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03 April 2020 | 5 - 8 min read
31 March 2020 – The Covid-19 pandemic has swept across South Africa rapidly, and the government has acted just as swiftly to try and curb its spread, closing schools from 18 March and putting the country on lock down for 21 days from 27 March. It has also put a variety of measures in place to help support and mitigate the impact of the virus on South African individuals and businesses during this uncertain time.
In the wake of calls for the private sector to also play its part. Momentum Metropolitan Foundation has proactively committed its support to its network of non-profit organisation (NPO) partners and broader South African NPO communities, who are now under severe strain.
“Since the coronavirus first landed in South Africa, we have reached out to our NPO community to understand the impact of the pandemic on their specific organisations and how we can best support them to minimise the impact of the virus on them now and going forward,” says Charlene Lackay, Group CSI Manager at Momentum Metropolitan Holdings.
Momentum Metropolitan Holdings has already committed R5 million to supplement resources to the public sector, as well as provided insurance to government workers taking care of Covid-19 positive SA citizens repatriated from Wuhan.
Momentum Short-term Insurance has also given its clients early access to R26 million in future no-claims and safety bonuses to help alleviate their financial burden. The company has given clients the option to donate their bonus to the Solidarity Fund to support efforts in curbing the spread of COVID-19.
Additionally, the Momentum Metropolitan Foundation has now made over R4 million available in emergency funding to among others, the Red Cross and UNICEF, and its strategic partners working to enable youth employment.
The Foundation has teamed up with its existing partner platform, Forgood, to find out what the needs of the more than 400 causes are for immediate Covid-29 related support. Together they identified six NPOs, including Kids Haven and JHB Welfare, that the Momentum Metropolitan Foundation is giving immediate support to.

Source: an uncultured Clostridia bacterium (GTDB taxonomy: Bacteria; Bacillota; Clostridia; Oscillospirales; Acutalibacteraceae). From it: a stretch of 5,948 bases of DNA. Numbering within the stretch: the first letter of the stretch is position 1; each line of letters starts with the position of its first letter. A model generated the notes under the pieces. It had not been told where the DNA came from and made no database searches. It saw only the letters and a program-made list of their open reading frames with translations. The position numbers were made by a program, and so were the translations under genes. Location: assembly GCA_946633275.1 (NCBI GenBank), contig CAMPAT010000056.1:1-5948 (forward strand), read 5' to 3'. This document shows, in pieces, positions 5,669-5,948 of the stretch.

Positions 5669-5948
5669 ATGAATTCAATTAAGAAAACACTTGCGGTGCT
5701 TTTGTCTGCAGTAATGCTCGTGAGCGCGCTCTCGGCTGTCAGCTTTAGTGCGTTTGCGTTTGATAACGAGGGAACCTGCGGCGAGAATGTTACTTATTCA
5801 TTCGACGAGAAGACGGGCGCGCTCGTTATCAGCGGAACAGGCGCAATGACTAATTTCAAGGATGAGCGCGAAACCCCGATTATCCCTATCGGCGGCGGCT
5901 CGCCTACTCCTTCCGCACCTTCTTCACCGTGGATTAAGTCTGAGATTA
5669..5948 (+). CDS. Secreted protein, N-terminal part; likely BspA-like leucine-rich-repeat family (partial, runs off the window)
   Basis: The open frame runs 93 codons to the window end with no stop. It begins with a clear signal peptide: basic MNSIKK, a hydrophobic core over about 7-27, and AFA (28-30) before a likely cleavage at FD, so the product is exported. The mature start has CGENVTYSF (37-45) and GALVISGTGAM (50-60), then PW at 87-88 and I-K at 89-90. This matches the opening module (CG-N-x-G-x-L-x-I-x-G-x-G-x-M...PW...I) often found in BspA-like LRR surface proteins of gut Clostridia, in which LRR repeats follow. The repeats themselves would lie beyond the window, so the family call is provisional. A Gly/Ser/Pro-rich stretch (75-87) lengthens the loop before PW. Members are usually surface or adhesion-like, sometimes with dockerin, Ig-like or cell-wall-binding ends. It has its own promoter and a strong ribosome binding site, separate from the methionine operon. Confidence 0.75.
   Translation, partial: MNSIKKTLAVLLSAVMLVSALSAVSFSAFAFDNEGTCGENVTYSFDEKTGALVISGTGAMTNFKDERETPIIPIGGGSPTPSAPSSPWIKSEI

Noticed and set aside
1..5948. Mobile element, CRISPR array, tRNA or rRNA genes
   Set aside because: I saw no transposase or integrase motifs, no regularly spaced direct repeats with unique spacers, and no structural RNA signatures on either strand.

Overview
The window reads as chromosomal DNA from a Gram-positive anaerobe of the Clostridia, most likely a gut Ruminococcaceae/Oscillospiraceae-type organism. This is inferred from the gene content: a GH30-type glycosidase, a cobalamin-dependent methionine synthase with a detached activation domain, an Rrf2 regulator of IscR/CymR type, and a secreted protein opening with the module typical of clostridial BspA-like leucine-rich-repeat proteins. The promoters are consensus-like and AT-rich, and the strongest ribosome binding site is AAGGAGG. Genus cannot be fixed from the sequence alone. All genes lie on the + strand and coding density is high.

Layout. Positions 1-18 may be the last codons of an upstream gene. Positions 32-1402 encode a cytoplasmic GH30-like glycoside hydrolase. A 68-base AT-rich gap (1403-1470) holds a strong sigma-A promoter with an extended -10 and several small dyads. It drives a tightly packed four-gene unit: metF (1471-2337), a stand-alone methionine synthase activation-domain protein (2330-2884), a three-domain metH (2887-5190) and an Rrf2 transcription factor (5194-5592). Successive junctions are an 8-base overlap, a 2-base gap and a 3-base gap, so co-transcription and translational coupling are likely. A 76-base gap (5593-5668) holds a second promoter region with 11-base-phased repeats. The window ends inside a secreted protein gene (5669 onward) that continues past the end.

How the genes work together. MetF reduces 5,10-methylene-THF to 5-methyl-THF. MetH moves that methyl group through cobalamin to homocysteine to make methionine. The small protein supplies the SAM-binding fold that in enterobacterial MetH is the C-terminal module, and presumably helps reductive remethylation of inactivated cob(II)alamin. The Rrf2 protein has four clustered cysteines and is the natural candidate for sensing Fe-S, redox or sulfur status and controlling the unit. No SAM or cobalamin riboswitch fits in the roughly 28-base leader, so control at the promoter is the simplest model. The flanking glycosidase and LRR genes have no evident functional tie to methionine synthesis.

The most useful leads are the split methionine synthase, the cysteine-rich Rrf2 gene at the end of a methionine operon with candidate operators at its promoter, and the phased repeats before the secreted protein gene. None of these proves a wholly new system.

Momentum Metropolitan Foundation has also changed its own policy around volunteering. “We realise that many of our staff want to help, but the lock down means that they aren’t physically able to – so we have now enabled virtual volunteering, and have pledged to reward and match online donations too. All the funds dedicated to volunteer events will now be directed to donations to ensure that we can continue to support important causes who are even more vulnerable than usual under the current circumstances,” says Lackay.
Since changing its focus in 2018, Momentum Metropolitan has been working with NPOs that enable young individuals to both enter and thrive in the job market; enabling them to actively take part in the economy. Many of the young individuals who fall part of these respective programmes are at risk during this pandemic, as not being in employment or training for a month or two could prove to be catastrophic.
That is why it has opted to support its youth employment partners to keep the network of social support and learning going. Momentum Metropolitan Foundation is, for example, helping to provide connectivity through Wi-Fi and devices to the Life Choices Academy, which works intensively with youth from the Cape Flats in the Western Cape and provides courses in coding front-end, coding full stack and coding Java, as well as professional development and soft skills training to ensure that students are given the full set of skills they need to be placed in meaningful jobs.
For other partners like Rhiza Babuyile in Diepsloot, Alexandra, Tembisa and Orange Farm, the support is broader and covers enabling testing at mobile clinics for Covid-19, education campaigns on the virus and support with health and food security. In facilitating remote learning, the Momentum Metropolitan Foundation has also migrated our Consumer Financial Education Programme to an online space so learners can still have access to financial literacy courses.
“Ultimately, we are looking at what the overall role of CSI and emergency funding from organisations like us will and should be going forward because if there is one certainty, it is that there will be another pandemic in the future. Rethinking how the sector approaches this will allow us to look at how to build resilience into smaller organisations so that future emergencies do not devastate the work they do,” says Lackay.
The Covid-19 pandemic has illustrated that it is critical to act collectively and collaborate to be able to curb the impact of the virus. “This is why the Momentum Metropolitan Foundation is committed to working together and providing critical support to our partners and the wider NPO community – to ensure that they weather the storm and continue the important and life-changing work they do,” Lackay concludes.
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